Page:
Along the way, the United States will quite generously help them to adjust.

Towards that end, it is wagered that the mass of people in the Muslim world--given a real unfettered choice-- would vote for leadership that would work towards those goals (as translated down to the Arab Street as goals towards peace, civil rights, and a higher standard of living for all, as would emanate--and be enacted-- out of a reformed, constitutionally-underwritten political macrostructure driven by competitive, democratic politics).

However, given the crestfalling results of the recent democratic elections there, that could be a losing bet, and will ultimately determine the success or failure of Western intervention, and of the War on Terror itself.

Is the "Enemy" not, after all, radical extremist movements within otherwise civilized cultures, but a culturally endemic morbidity that psychologically enthralls the majorities of the civilian populations of the most troublesome nations and is extremely resistant to reformation?

If that's the case, democratization can offer no speedy remedy...

...although it does provide for more structural flexibility within an elastic Constitutional framework and a far greater opportunity for peaceful--albeit characteristically noisy-- popular change, however gradual.

Nevertheless, although it appears that there are many millions of Muslims around the world who subscribe to anything an Imam tells them, and many Imams who fervently promote Jihad, there already are plenty of other Muslim clerics and scholars who have denounced terrorism, and more seem to be stepping forward and slowly getting the coverage they deserve.

And the results of the democratic elections which had a backfiring effect were certainly not unanimous.

Thanks to the re-structuring which now prevents the underground imprisonment, torture, and execution of political opponents (though that form of politics is still evidently pursued by the Iraqi "Insurgents"), the losing parties of reform--both in the so-called Palestinian territory (come on; they're supposed to be Jordanians) and Iraq-- lived to politically fight another day and are still active in their respective nations and have indigenous bases of support to work with (as well as support from the West).

Also, there are several Muslim states that should serve as encouraging models by the virtues of their official denouncing of terrorism and demonstrable cooperation with the West in the War on Terror, their desire to live at peace with their neighbors, their cultural promotion of extra-Quranic education, and their ambition to participate in global free trade in an honorable pursuit of profit to feed their families and people and enrich--and modernize--their nation.

When the problem nations in the Middle East one day resemble such models in national character, the war is essentially won.

One such Islamic nation that has emerged into the modern world is the United Arab Emirates (UAE).

When President Bush made his "You're either with us, or you're with the terrorists" statement right after 9/11, the UAE stepped right up and said "We're with you!" and have since allowed our military ships and aircraft to be stationed there.


UAE is a committed ally in the war on terror. They are a key partner for our military in a critical region, and outside of our own country, Dubai services more of our military ships, than any country in the world.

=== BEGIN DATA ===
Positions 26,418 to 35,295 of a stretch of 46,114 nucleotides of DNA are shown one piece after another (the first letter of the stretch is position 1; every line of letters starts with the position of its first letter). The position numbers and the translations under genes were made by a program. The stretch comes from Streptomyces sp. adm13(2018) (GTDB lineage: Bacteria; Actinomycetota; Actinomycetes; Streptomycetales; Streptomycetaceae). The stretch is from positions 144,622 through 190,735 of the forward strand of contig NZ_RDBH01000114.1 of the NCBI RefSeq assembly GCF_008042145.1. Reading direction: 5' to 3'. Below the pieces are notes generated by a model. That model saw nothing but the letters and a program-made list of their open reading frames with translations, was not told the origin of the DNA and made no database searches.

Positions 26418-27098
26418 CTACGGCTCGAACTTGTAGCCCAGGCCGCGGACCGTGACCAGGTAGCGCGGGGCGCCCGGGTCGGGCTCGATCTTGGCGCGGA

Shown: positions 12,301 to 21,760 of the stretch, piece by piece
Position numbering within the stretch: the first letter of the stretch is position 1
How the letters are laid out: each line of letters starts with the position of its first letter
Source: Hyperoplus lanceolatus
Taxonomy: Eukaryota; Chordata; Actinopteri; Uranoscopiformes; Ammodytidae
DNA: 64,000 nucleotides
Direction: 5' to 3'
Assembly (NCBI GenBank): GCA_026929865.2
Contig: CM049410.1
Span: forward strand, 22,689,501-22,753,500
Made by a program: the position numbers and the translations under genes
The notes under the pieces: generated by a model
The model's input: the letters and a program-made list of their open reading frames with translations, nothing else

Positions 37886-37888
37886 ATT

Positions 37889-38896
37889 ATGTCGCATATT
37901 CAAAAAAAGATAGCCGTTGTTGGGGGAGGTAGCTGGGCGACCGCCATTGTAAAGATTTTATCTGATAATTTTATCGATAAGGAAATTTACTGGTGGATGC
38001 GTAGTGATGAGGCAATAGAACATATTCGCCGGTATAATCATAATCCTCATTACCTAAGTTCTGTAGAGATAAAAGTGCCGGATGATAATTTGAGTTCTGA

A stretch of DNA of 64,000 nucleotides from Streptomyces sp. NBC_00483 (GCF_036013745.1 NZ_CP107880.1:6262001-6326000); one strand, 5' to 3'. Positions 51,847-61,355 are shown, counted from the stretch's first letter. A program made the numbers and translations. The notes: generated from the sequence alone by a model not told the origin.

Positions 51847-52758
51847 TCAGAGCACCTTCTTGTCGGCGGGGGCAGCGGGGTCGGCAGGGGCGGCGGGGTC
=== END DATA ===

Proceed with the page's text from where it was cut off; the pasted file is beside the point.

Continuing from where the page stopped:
President George W. Bush

That fact alone surely riles Jihadists mentalities--within as well as without the country-- and you can be sure that they're eager to disrupt the American-friendly government there via rabble-rousing, bombings, assassinations, and other obligatory forms of mayhem, but they haven't been able to, which says a lot for the effectiveness of the UAE's own anti-terrorist measures, the character of their culture, and their credibility as partners.

Recently, a UAE company, Dubai Ports World (DPW), had bought the rights to manage some terminal operations at six U.S. ports (after buying out the previous manager, the British Peninsular and Oriental Steam Navigation Companyt, or P&O).

Contrary to any impression formed by the peddling of propaganda designed to tease out xenophobic, wartime paranoia (and not by the Bush Administration), DPW did not--and could not-- sinisterly "buy" its way into controlling ports of entry into the U.S. at such key locations as Philadelphia, Norfolk, Miami, New Orleans, Houston, Newark, and Baltimore.

The deal involved the management of some of the terminals in each of the ports.

Terminal operators are responsible for operating their particular terminal within the port. The terminal operator minds the area within the port that serves as a loading, unloading, or transfer point for the cargo. This includes storage and repair facilities and management offices. They can use their own cranes if they don't want to lease them from the port authority.

They're run by experienced professionals.

Well, you may be thinking, the Jihadist mind is not necessarily confined to the stereotypically-recognizable Medieaval-minded Ninja-like Jihadist, but can reside within the most aristocratic and educated professionals who know how to mingle in the commercial world and get their services hired in sensitive areas while patiently nursing a primary devotion to Jihad and ready to seize the opportunity to enable maximum carnage as their positioning allows, no?

Sure. And every once in a while ONE U.S. postal worker decides to go postal one fine day.